Now is the time for Christians to be the peacemakers
By Chris Palusky, Bethany’s President and CEO
It seems that America’s elections are becoming more and more divisive. And this year has definitely continued that trend.
The rhetoric is intense. Both political parties say their opponents represent an existential threat to American values. A 2020 Brown University political study found that the U.S. is polarizing faster than other democracies around the world.
A recent poll showed that 56% of voters expect an outbreak of violence to follow in the wake of the election. With a background in crisis prevention (perhaps better titled “crisis anticipation”), I fully understand how those voters feel. Trust me, I’m a natural skeptic. But I am encouraged by the staff at Bethany Christian Services. Because of our faith-motivated convictions and values, we believe in civil discourse and the calling from God to love our neighbors.
This moment is an opportunity for the Christian church. While the division around us is escalating, we have been called by God to be political peacemakers.
Christians must strive to follow God’s instructions for engaging in and responding to politics: We are called to love God with all our heart and to love our neighbors as ourselves (Matthew 22:37-39). We are called to pray for government leaders and all those in authority, no matter if we voted for them or not (1 Timothy 2:1-2). We are all one in Christ Jesus (Galatians 3:28).
We must steward our relationships by choosing to love everybody, always. I like how Bob Goff puts it: “Loving the neighbors we don't understand takes work and humility and patience and guts." In other words, loving the supporter of a candidate we oppose, in this crazy world we’re living in, takes work and humility and patience and guts.
In John 13:35 Jesus says, “By this everyone will know that you are my disciples, if you love one another.” If we at Bethany, a body made up of people from a diverse array of political persuasions, can come together in to advance our mission, then perhaps America can unite too. May the world know Christians are different by how we respond to the challenges of our time with love and unity, compassion and kindness, and trust in God.
Some use Scripture to wrongly teach that Christians should not be involved in politics. That’s not true at all. Rev. Eugene Cho is right when he says, “Politics influence policies which impact people.” And Christians are certainly called to care about people. The Scriptures tell us we are to be active citizens of the earthly nation that we live in, including voting and paying taxes (Romans 13:1-7).
I lead a nonpartisan organization, where our first priority is serving people. While we do not endorse any political candidates, we do work with thousands of the individuals who are affected by U.S. policies. With more than 400,000 children in the foster care system, millions of refugees worldwide, and countless neighbors struggling under the weight of a global pandemic and its collateral damage, we believe working with governments at all levels helps address the greatest crises of our time.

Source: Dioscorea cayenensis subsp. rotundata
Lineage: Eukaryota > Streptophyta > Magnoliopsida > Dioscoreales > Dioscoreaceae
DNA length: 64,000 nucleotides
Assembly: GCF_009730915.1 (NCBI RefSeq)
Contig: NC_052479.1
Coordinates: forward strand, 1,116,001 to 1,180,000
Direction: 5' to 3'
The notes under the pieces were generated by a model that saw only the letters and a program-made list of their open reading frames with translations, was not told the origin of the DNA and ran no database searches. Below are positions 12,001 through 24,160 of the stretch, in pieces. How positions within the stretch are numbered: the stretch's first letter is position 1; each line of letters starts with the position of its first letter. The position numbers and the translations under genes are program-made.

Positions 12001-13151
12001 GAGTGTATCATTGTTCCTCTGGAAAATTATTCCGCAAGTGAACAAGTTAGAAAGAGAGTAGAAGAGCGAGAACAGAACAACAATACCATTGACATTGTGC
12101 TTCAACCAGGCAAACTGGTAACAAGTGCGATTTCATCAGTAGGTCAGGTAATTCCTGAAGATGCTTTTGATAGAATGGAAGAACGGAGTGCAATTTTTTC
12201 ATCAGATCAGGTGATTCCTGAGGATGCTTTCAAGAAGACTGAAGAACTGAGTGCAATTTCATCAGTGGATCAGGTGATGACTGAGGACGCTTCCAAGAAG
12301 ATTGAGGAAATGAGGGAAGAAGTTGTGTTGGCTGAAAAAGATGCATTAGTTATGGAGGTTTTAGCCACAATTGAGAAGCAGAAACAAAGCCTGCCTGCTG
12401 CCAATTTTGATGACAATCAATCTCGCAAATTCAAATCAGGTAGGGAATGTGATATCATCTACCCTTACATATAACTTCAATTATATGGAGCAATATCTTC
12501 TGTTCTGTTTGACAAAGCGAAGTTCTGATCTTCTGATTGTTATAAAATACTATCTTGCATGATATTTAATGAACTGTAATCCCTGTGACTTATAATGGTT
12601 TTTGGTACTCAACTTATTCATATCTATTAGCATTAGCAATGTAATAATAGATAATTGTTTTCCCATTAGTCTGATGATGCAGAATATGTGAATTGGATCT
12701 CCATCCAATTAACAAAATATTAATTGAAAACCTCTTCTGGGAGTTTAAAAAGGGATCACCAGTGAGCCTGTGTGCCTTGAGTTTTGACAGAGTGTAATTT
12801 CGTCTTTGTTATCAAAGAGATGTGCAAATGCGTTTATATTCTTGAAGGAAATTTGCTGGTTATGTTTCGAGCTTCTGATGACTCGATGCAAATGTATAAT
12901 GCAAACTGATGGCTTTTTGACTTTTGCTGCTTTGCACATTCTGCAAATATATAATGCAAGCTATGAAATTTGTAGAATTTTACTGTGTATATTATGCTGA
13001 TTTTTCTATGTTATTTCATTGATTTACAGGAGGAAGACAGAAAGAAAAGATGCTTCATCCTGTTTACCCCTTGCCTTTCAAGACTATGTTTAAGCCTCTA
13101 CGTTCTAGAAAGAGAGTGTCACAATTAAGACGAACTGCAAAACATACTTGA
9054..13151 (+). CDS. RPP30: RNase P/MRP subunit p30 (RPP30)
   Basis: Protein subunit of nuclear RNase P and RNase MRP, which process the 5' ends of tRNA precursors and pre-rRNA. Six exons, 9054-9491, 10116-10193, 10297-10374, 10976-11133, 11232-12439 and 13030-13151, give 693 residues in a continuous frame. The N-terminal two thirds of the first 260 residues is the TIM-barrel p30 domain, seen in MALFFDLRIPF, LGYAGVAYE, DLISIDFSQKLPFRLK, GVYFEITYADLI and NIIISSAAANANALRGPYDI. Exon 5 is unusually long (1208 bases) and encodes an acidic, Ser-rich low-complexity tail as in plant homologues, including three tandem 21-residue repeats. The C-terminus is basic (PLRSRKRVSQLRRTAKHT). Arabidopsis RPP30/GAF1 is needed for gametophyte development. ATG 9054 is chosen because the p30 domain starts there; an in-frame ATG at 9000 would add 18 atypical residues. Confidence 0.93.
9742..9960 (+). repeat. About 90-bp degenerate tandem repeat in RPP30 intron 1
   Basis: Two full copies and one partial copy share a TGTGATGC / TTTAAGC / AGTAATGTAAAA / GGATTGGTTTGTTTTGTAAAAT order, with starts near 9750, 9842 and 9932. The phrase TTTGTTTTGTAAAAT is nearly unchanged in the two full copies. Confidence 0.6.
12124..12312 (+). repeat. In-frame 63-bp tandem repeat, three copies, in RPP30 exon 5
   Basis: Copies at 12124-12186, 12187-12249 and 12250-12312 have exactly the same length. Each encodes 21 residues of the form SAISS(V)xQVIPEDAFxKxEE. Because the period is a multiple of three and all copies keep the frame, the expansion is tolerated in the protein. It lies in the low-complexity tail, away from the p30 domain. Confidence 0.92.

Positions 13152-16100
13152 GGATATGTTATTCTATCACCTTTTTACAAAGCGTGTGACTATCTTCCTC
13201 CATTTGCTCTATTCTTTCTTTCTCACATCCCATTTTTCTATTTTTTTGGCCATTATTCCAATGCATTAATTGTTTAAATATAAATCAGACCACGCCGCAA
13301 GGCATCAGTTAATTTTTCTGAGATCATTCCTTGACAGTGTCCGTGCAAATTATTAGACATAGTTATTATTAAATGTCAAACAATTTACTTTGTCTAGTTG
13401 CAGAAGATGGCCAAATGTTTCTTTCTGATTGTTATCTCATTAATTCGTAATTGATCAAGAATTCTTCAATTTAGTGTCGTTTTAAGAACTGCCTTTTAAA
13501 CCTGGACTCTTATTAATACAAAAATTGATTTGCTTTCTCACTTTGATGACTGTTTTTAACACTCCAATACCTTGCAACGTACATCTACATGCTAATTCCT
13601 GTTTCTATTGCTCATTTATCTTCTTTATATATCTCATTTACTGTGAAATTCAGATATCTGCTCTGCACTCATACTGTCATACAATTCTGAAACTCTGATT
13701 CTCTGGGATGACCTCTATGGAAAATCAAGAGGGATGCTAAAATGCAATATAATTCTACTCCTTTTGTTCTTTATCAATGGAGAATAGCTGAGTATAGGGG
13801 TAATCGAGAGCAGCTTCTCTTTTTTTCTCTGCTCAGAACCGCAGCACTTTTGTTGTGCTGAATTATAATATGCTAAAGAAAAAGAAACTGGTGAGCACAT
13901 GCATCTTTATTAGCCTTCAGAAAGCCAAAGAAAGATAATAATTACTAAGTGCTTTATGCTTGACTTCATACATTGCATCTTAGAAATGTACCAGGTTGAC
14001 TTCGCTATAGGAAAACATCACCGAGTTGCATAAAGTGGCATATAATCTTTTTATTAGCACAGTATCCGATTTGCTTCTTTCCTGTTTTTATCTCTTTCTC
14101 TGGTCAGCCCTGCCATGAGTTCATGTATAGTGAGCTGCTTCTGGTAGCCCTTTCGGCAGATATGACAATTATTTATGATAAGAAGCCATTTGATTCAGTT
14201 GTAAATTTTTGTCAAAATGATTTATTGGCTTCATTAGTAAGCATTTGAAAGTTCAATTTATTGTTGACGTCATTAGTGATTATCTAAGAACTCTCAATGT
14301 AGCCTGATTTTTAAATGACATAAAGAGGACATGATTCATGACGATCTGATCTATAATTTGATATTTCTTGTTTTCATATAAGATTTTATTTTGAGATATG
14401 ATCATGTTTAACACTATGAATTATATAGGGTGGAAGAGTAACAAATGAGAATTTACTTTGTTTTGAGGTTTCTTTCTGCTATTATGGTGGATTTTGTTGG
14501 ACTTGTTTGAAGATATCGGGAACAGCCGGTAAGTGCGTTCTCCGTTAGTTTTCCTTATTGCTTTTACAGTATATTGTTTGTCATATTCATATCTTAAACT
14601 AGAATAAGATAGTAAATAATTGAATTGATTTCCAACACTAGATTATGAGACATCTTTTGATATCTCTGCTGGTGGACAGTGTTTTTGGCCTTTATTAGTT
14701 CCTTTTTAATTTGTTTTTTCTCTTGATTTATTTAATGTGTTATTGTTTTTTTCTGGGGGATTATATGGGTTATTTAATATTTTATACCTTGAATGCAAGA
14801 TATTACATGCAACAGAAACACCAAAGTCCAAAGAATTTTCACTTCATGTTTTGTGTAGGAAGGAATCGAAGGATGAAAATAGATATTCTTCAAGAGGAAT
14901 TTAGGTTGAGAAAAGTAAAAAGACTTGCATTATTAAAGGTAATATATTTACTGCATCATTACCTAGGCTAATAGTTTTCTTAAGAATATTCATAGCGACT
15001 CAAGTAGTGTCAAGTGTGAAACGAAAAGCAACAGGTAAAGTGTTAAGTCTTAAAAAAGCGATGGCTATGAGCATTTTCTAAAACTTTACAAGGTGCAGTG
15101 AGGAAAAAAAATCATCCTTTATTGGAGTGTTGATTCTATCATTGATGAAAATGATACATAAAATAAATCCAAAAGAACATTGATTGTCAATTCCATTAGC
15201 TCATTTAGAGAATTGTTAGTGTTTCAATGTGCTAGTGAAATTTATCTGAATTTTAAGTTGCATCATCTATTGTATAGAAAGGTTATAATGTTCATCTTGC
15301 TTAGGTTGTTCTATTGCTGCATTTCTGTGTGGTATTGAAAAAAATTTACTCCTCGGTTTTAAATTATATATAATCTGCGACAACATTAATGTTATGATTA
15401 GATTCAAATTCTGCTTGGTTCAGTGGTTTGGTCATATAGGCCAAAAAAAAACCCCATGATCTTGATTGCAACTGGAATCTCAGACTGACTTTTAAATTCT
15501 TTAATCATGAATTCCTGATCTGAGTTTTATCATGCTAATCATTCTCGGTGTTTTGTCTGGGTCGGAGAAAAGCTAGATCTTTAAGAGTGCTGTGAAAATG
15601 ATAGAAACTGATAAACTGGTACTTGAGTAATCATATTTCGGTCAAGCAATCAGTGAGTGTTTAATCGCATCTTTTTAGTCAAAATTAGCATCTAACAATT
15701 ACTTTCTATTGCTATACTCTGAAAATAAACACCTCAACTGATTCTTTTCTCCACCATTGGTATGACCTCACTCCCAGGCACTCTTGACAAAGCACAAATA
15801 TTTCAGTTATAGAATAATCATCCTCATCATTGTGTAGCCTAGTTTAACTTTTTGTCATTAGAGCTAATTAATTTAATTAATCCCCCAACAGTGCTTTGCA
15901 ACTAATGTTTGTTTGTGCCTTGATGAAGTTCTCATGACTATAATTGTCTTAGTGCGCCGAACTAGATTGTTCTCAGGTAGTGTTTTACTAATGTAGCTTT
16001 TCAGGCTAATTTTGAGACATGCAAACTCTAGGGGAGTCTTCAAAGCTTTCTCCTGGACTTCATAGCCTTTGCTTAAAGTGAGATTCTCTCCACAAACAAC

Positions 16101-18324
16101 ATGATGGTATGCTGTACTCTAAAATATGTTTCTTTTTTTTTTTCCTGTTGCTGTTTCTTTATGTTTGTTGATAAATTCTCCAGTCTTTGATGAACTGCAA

Our staff—located across the nation and in several countries around the world—have a diversity of political opinions and affiliations, but we are unified by a love for Christ that supersedes any government leader. Together, we love our neighbors and serve the vulnerable because we are motivated and guided by our faith. That does not mean we shy away civil discourse—quite the opposite. We stay engaged and informed, we vote, and we advocate for families.
In fact, at Bethany, we go to the hard places and try to shine the light of Jesus. We believe that expectant parents should have all available life-affirming options for themselves and their unborn children. We believe refugees and immigrants are positive contributors in our communities, that they should be welcomed and cared for in our nation. We oppose and lament family separation at the U.S.–Mexico border. We are committed to the journey of becoming an anti-racist organization and uprooting systemic racism in every area of influence we have.
Our bottom line is caring for children and families—no matter who they are—because they are all made in God’s image.
Like many of you, I’ve been praying for our elected officials and thinking about the election throughout 2020. This election season has been energizing for some Christians, while exhausting for others. But ultimately, we must remember that we all have much more in common than what we perceive to drive us apart.
No matter who we are, we all want to feel safe, loved, and connected. We all want a better future for our children and the generations to come.
So it’s up to us to be the peacemakers that God calls us to be and recognize the inherent dignity in each person and the values that we share. May Christians be known as peacemakers in this trying time.